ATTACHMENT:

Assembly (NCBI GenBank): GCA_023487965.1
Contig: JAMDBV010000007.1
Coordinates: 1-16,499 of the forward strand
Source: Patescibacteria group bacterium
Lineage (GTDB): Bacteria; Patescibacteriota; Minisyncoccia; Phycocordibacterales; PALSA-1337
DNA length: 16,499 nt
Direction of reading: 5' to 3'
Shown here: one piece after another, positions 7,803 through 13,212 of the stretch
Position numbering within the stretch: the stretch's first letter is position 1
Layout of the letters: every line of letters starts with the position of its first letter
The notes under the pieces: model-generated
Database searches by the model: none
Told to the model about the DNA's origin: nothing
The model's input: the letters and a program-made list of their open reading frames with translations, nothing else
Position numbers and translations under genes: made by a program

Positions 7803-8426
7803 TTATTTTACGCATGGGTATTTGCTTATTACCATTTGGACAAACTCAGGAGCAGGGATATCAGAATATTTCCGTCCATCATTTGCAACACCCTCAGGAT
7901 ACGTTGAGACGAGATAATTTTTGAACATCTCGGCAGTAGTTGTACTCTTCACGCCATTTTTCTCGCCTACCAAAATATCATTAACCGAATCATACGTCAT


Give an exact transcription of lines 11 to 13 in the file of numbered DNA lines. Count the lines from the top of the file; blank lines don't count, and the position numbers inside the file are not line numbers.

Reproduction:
The notes under the pieces: model-generated
Database searches by the model: none
Told to the model about the DNA's origin: nothing